Reckless to leave 3bn unvaccinated while easing England rules, experts say – The Guardian

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Scientists tell Boris Johnson that failure to help poorer countries means new variants will put thousands at risk in UK
Last modified on Fri 28 Jan 2022 17.01 GMT
Boris Johnson has been accused of taking a reckless approach to public health by failing to take enough action to get jabs to 3 billion unvaccinated people in poorer countries while lifting all plan B Covid restrictions in England.
The prime minister has robustly defended his record on the pandemic this week while awaiting the findings of the Sue Gray report on the “partygate” scandal, insisting he “got the big calls right” on the biggest global health crisis in a century.

But now more than 300 leading scientists, health experts and academics have said his failure to take sufficient action to boost vaccination levels worldwide means it is more likely new variants will put thousands of lives at risk across the UK.
“We write to you as scientists, academics, and public health experts concerned about the emergence of the Omicron variant and the threat that future variants may pose to public health, the NHS, and the UK’s vaccination programme,” they said in a two-page letter delivered to 10 Downing Street.
“Vaccinating the vast majority of the world’s population is the best way to prevent Sars-CoV-2 from mutating. However, as the UK has provided booster doses to up to 1 million people every day, more than 3 billion people across the world have yet to receive their first dose. More boosters have been delivered in rich countries than the total number of all doses administered so far in poorer nations.
“Allowing huge numbers of people in low- and middle-income countries to remain unvaccinated is a reckless approach to public health that creates conditions where new Sars-CoV-2 variants of concern are more likely to develop.”
Laura Merson, a signatory of the letter and associate director of the Infectious Diseases Data Observatory at the University of Oxford, said protection provided by boosters would be “critically limited” while most of the world remained unvaccinated.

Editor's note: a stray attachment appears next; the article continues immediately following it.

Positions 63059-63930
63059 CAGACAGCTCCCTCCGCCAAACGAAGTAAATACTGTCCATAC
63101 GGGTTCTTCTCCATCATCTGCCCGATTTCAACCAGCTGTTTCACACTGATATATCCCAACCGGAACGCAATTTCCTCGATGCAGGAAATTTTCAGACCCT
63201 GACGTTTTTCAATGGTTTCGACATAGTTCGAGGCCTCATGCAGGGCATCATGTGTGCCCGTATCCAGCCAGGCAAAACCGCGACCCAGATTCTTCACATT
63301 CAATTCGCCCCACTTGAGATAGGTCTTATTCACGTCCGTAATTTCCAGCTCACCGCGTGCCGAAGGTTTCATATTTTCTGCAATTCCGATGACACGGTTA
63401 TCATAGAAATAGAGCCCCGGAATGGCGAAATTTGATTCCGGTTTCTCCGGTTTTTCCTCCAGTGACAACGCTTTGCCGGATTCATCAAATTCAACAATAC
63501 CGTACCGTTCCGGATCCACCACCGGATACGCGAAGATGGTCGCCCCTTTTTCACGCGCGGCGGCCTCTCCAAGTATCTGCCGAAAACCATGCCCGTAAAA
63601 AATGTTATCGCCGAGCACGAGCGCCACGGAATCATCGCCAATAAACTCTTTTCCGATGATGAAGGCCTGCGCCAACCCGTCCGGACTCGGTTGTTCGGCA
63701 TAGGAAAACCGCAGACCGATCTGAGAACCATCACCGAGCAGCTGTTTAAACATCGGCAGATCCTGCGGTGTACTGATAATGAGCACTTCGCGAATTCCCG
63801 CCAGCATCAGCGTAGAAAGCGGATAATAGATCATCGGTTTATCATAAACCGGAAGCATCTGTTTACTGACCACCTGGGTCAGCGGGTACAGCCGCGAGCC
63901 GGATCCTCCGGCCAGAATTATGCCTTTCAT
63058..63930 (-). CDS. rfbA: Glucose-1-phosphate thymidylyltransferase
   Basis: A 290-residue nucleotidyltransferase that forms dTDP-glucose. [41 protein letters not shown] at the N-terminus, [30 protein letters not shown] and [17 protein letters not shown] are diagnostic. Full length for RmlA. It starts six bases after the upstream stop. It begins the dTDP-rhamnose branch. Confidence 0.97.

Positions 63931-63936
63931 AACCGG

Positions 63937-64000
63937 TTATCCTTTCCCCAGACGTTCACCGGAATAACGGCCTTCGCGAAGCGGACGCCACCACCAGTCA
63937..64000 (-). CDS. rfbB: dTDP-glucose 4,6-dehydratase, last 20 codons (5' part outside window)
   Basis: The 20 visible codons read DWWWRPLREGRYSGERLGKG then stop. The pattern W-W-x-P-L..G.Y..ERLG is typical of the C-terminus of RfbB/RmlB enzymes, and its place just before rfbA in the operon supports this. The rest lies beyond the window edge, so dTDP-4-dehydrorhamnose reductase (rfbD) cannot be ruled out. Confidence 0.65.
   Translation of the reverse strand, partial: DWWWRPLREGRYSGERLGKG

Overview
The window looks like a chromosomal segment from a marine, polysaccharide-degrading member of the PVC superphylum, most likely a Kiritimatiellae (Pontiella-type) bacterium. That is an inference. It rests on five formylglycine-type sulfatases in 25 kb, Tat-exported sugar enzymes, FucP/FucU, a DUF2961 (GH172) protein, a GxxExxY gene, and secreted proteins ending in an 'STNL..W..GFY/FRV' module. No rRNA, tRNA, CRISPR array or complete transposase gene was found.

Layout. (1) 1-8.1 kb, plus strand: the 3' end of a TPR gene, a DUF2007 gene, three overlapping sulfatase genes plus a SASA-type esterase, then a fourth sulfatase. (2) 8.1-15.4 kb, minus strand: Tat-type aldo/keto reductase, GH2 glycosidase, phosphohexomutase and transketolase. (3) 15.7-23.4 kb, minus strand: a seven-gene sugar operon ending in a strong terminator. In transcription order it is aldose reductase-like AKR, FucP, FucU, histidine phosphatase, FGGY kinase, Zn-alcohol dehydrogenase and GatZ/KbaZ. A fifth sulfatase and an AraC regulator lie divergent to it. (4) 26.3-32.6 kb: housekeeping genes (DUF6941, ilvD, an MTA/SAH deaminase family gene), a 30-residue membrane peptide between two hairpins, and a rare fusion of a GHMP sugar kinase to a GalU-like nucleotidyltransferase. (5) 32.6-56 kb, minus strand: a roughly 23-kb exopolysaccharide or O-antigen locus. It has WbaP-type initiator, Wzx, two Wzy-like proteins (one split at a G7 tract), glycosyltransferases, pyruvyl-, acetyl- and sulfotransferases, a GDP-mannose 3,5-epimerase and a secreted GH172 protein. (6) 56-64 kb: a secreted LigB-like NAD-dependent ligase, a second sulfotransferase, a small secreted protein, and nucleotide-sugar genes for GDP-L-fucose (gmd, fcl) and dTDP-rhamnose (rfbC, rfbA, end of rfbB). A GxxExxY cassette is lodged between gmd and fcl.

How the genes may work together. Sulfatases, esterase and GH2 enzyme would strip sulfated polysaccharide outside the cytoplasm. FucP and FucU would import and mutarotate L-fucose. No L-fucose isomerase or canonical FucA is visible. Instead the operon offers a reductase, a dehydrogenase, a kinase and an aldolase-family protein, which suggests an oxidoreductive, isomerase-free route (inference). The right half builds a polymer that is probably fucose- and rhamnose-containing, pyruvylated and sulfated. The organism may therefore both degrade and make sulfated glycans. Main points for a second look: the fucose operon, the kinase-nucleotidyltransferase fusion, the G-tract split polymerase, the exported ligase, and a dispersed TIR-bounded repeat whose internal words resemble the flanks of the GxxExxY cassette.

“The easing of plan B restrictions may give the impression that the pandemic is coming to an end,” she said. “But this won’t be over until we address the risk of new variants at the root – in populations that have not had access to vaccines.”
The letter has been signed in a personal capacity by 13 members of Johnson’s Sage committee and subcommittees, a fellow at the UK Health Security Agency and an adviser to the Joint Committee on Vaccination and Immunisation.
Nigel Crisp, the former chief executive of the NHS in England, Nobel prize winner Sir Richard Roberts, and several World Health Organization advisers are also among the signatories.
They called on Johnson to allow low- and middle-income countries to manufacture Covid vaccines, tests, and treatments for themselves. Vaccinating the vast majority of the world’s population was the best way to prevent further coronavirus variants of concern, they added, including variants that could be more infectious or render current vaccines less effective.
They urged the prime minister to put public health before the interests of the pharmaceutical industry “to prevent another year of uncertainty and tragedy” by supporting international efforts to suspend intellectual property rules that stop lower-income nations from manufacturing vaccines, tests, and treatments.
Vaccines will not be effective at stopping new variants of concern from arising “unless we share this technology with the world and increase global vaccination coverage”, they added in the letter coordinated by science and health experts working with groups including Global Justice Now.
Crisp said: “Throughout this pandemic, the government has pledged that it will follow the science. The scientific evidence has been clear since the start of the pandemic that the best way to keep ourselves and our NHS safe from new variants is to vaccinate the world.
“However laudable donations of vaccines might be, they will never be enough to end the pandemic. There is untapped manufacturing capacity in the very nations that need vaccines and treatments most. For the sake of people’s lives in those countries and our own, we must use it.”
Maryam Shahmanesh, professor of global health at UCL, added: “By ignoring the demands of low- and middle-income countries and stifling global vaccine production with arbitrary intellectual property rules, the government risks prolonging the pandemic and endangering countless lives. We need a complete step-change if we are to bring this pandemic to an end for everyone.”
This article was amended on 28 January 2022 to clarify that the accusation of recklessness made in the letter was in relation to the failure to get vaccinations to poorer countries.


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